Rapid evolution: New findings on its molecular mechanisms
The mechanisms by which new species arise are still not fully understood. What are the evolutionary processes that drive the evolution of new species? Evolutionary biologists traditionally assumed that geographical barriers between animal populations play a decisive role (allopatric speciation): a species is physically separated into two or more isolated populations, thereby preventing gene flow between these groups. The subpopulations adapt to their respective habitats and evolve into independent species with different characteristics. In recent years, however, the evolutionary biologist Professor Axel Meyer from the University of Konstanz has not only been able to show that new species can evolve from a source population within a shared habitat and in the presence of gene flow (sympatric speciation), but that this type of speciation might be much more common than previously thought. His laboratory is investigating both the ecological and genetic mechanisms that facilitate sympatric speciation. In a recent publication in the scientific journal Molecular Biology and Evolution, Axel Meyer and his colleagues Paolo Franchini, Peiwen Xiong, Carmelo Fruciano, Ralf Schneider, Joost Woltering and Darrin Hulsey identify the decisive role that a kind of genetic switch, microRNAs, play in sympatric speciation.
Rapid evolution of cichlids
The researchers led by Axel Meyer analyze the Midas cichlid fish from Nicaragua's volcanic crater lakes as a model system in their research. Cichlids are known for their ability to adapt to new environments at an exceptionally rapid rate and to form new species. The new fish species originate from a population found in the large lakes of Nicaragua, but after colonizing several very small and young crater lakes, they adapted to new ecological niches, evolved new characteristics (e.g. a more elongated body or a different jaw) and evolved into a variety of new species in less than 22,000 years. A further distinctive feature of these Midas cichlids is that they evolved into different species within the same population, sometimes repeatedly, by adapting to different ecological niches within their small crater lakes. The Midas cichlids of Nicaragua are thus one of the best known examples for sympatric speciation. Within such a short time period new mutations are very unlikely to happen. This made finding a molecular mechanism that can bring about different body shapes, adaptations and thereby distinct ecological niches so difficult and interesting. The evolution of microRNAs and new target sites for them to regulate the expression of genes offers one potential molecular mechanism that can bring about very fast evolutionary change with very little genetic differences between the extremely young species.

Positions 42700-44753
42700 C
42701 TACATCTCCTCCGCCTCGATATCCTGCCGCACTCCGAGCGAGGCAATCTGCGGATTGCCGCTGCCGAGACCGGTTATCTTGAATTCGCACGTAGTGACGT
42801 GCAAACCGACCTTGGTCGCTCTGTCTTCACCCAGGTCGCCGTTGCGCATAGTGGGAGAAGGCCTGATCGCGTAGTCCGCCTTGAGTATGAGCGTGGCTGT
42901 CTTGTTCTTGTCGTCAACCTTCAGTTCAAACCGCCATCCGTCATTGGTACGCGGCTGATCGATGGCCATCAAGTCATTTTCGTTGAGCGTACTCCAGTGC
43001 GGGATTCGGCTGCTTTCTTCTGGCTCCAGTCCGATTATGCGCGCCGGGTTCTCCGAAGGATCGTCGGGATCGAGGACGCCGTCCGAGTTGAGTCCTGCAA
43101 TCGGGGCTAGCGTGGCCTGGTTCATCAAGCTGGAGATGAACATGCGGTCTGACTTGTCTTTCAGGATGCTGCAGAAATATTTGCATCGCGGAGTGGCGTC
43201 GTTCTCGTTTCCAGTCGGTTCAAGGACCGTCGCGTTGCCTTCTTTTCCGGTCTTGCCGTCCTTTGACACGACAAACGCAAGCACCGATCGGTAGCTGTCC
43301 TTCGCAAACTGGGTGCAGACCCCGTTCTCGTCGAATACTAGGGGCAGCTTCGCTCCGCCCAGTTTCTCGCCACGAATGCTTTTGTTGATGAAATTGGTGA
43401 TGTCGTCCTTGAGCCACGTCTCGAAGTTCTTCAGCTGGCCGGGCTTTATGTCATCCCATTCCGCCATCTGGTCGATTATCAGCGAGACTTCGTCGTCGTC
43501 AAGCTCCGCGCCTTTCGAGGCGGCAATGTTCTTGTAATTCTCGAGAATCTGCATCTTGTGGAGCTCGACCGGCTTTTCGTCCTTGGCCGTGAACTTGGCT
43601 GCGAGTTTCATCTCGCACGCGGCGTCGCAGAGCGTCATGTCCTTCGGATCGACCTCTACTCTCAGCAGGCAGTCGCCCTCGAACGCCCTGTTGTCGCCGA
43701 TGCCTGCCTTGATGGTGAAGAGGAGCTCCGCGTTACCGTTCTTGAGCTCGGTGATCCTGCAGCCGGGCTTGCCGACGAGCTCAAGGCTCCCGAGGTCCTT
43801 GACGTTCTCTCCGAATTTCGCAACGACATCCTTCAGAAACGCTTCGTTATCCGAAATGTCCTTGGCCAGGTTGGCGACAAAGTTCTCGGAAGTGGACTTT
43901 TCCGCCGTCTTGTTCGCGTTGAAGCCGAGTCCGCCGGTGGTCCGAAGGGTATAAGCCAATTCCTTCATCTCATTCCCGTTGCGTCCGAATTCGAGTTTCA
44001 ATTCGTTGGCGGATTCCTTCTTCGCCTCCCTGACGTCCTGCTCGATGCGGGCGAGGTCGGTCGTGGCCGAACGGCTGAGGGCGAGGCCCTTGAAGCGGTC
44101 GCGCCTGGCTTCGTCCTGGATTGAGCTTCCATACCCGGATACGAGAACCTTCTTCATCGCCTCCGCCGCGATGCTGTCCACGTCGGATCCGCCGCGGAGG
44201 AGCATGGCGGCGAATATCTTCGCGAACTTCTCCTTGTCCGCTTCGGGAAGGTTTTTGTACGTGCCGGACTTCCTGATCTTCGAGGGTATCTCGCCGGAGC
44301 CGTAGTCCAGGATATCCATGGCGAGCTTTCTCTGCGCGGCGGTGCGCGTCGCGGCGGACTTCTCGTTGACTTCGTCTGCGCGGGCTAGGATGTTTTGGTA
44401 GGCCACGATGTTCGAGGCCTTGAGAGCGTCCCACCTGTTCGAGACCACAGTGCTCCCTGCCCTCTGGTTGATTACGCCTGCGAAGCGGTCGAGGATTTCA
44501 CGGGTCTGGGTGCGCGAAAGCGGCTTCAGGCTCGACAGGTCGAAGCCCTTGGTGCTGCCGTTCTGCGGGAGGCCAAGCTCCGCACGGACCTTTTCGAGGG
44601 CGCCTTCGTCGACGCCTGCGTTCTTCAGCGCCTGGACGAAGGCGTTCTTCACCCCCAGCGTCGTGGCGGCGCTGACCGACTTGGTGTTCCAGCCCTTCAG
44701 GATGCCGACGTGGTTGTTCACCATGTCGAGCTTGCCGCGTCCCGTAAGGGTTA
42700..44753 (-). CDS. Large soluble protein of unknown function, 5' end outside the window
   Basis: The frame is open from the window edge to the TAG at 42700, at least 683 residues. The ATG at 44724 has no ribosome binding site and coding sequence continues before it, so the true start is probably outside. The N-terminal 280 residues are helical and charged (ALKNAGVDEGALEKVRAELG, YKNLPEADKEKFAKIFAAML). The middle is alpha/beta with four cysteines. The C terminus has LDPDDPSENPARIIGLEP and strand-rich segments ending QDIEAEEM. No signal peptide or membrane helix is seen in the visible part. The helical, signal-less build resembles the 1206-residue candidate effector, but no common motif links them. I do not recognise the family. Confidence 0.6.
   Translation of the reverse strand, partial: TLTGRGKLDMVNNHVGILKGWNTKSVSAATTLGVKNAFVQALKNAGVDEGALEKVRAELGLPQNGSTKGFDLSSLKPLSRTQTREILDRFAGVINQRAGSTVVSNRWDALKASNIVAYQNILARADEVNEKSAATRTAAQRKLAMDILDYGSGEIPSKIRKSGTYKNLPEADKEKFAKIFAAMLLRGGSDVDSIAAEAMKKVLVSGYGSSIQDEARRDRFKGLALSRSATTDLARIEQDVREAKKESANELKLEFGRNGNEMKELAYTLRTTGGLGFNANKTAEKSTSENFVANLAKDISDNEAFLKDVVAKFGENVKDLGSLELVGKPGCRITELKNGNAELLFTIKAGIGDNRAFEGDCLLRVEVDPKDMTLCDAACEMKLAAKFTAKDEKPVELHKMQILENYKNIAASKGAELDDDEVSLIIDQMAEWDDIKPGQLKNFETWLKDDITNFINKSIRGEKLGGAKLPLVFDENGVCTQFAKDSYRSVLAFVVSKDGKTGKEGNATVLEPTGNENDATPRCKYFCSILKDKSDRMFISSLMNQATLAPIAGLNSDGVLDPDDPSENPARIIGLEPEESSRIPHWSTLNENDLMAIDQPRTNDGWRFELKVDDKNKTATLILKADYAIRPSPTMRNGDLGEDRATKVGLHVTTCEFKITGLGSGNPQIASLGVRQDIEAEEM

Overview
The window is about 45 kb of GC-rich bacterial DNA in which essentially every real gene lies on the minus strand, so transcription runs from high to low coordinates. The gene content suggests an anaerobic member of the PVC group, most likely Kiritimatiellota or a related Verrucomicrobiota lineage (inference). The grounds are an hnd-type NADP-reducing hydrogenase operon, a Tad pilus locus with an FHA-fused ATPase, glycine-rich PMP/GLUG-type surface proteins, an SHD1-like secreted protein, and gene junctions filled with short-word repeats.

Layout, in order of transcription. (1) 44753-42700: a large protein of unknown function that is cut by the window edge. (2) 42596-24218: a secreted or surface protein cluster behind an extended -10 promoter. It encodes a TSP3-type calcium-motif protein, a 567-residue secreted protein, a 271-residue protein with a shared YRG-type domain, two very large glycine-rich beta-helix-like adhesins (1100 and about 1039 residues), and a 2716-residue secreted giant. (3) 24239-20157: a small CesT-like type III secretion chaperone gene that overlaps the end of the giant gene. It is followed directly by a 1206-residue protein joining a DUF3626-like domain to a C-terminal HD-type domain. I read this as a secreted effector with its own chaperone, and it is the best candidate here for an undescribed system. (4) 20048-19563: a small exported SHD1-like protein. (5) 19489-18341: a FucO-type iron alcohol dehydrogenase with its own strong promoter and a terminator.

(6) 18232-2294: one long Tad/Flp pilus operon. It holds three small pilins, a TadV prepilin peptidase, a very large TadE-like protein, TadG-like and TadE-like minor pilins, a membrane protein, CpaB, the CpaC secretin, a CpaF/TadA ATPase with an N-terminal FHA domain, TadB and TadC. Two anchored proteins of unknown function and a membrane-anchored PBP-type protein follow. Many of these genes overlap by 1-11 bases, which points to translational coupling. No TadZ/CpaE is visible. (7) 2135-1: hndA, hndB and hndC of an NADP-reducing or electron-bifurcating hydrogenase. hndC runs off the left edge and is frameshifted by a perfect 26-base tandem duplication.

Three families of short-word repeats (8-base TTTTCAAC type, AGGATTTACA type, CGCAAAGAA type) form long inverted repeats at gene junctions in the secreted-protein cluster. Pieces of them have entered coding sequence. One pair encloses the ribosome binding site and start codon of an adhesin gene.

The biologists from Konstanz carried out genetic analyses of five species of Midas cichlids from the crater lakes Apoyo and Xiloá. Here, they focused in particular on the function of the so-called microRNA—a non-coding ribonucleic acid that has a regulatory effect on gene expression. The researchers found an increased activity of microRNA in young fish one day after they hatched during a phase in which the fish bodies are formed. They analyzed the interaction between microRNA and gene expression, identifying specific pairs of microRNAs and genes that influence each other. The microRNA suppresses the expression of the target genes and thus has a regulatory effect on them: the more active a particular microRNA is, the more effectively the target gene is suppressed or "switched off." "Our research results provide strong evidence that extremely quickly evolving microRNA regulation contributes to the rapid sympatric speciation of Midas cichlids," says Paolo Franchini.